Go Deeper

Why “Woyzeck” Matters

Posted September 9th, 2011

It’s dark, it’s German and it has a funny name. So, why is Woyzeck so popular these days?

Woyzeck, the unfinished 1836 Georg Buchner play, is a trending topic in the performance arts world. In 2008, Philadelphia’s EgoPo started their season with a Fringe production of Woyzeck one month before Brooklyn’s BAM set the story to a score by the legendary Nick Cave. Earlier this year, Chicago presented the Woyzeck Project, a city-wide festival of performances dedicated to the play and New York City’s Homunculus Inc’s production of Woyzeck runs as part of the 2011 Philly Fringe through Sunday.

Woyzeck, often known as the first “working class play,” focuses on Franz Woyzeck, a German soldier who participates in medical experiments to provide for Marie, the woman he loves, and their child born out of wedlock. Because of these experiments, Woyzeck begins to experience visions and ends up killing Marie by stabbing her to death.

After the jump, Homunculus’s artistic director Zach Terbino and EgoPo’s Lane Savadove explain Woyzeck’s connection to the modern world.

“Despite being written in the 19th Century, I think Woyzeck is a play that deftly and powerfully speaks to 21st century audiences,” said Zach Terbino, Homunculus’s artistic director. “Its themes presciently echo our contemporary debates over the ethics of human-test subjects, stem cells, abortion, and other such issues, its depiction of the military resonates strongly with the current conflicts in Afghanistan and Iraq, as well as the governmentally sanctioned torture of prisoners in Guantanamo Bay and other comparable military facilities, and the apocalyptic visions Woyzeck suffers bear striking similarities to the Book of Revelations and reflect our myths and fears about the ostensibly imminent apocalypse of 2012.”

Lane Savadove, EgoPo’s artistic director, agreed. “Woyzeck is important in terms of its place in theatrical history and how far ahead of its time it was. It’s important because of the shortened life of Buchner [who died before the play’s completion], because of its incomplete fragmentary nature and because it attempts to articulate the logical rules of an insane universe.”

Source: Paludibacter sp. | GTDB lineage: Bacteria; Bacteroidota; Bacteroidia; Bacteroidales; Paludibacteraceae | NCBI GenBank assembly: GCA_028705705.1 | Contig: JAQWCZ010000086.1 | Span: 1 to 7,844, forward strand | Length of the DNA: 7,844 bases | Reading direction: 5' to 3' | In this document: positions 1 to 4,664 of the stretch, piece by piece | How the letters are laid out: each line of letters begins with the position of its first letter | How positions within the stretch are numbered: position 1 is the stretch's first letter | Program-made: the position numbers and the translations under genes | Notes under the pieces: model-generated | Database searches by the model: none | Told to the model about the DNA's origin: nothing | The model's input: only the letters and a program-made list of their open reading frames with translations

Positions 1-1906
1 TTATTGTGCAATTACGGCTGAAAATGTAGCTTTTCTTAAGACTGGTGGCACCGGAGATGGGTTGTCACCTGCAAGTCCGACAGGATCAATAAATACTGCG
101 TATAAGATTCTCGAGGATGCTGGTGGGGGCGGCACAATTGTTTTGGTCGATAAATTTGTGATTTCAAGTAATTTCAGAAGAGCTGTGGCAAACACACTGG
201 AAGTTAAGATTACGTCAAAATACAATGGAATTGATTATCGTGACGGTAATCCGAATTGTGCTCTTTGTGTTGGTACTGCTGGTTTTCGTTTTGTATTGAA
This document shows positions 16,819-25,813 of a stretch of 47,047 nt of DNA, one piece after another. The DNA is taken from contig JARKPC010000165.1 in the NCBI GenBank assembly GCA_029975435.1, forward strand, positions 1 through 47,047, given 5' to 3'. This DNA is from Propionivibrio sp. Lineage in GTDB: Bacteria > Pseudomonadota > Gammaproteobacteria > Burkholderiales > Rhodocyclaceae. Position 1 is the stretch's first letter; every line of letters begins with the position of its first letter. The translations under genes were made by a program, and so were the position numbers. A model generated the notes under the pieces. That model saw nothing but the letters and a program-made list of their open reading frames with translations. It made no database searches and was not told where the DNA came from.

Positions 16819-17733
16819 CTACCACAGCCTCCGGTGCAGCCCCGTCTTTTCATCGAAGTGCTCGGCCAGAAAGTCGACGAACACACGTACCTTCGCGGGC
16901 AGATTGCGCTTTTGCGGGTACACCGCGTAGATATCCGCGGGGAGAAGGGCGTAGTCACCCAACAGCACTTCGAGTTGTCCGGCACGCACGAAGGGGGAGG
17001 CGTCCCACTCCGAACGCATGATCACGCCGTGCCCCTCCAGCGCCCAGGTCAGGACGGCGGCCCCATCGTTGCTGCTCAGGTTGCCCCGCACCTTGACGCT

Lane was pleased that Philadelphia audiences embraced Woyzeck. “I was surprised by how successful it was, both in terms of ticket sales and audience and press reaction. It definitely firmed up my belief that Philadelphia is ready for challenging and exciting work.”

If you missed EgoPo’s site-specific production at German Society Library or if you’re interested in another take on the play, Homunculus’s production is for you.

“Our production occurs in the not-too-distant future after a technological and economic fall-out where, as a result, society is returned to a state of technology akin to Buchner’s 19th Century Germany. This is a harsh, fragmented, and unforgiving world. People die young in this world–whether from disease, war, or intercommunity violence,” Zach explained. “As such, our cast is young. The casting of our production is totally non-traditional. Many of the roles normally performed by male actors–namely, the Captain and the Doctor among others–are female characters played by female actors. Something that’s really out of the ordinary? Our Doctor is portrayed as a pair of conjoined twins by two very petite women.”

Hesitant about taking on such a serious piece? Don’t be, according to Zach who directed the show. “Despite all the tragedy and violence of Buchner’s play, I think our production is very funny. It’s darkly comical. Of course, there are incredibly emotional moments as there should be, but I would be shocked if the audience didn’t laugh consistently throughout.”

Woyzeck runs through September 11th at the Crane Arts Building, 1400 N. American Street, Kensington. Times vary. $14.

–Jennifer Leah Peck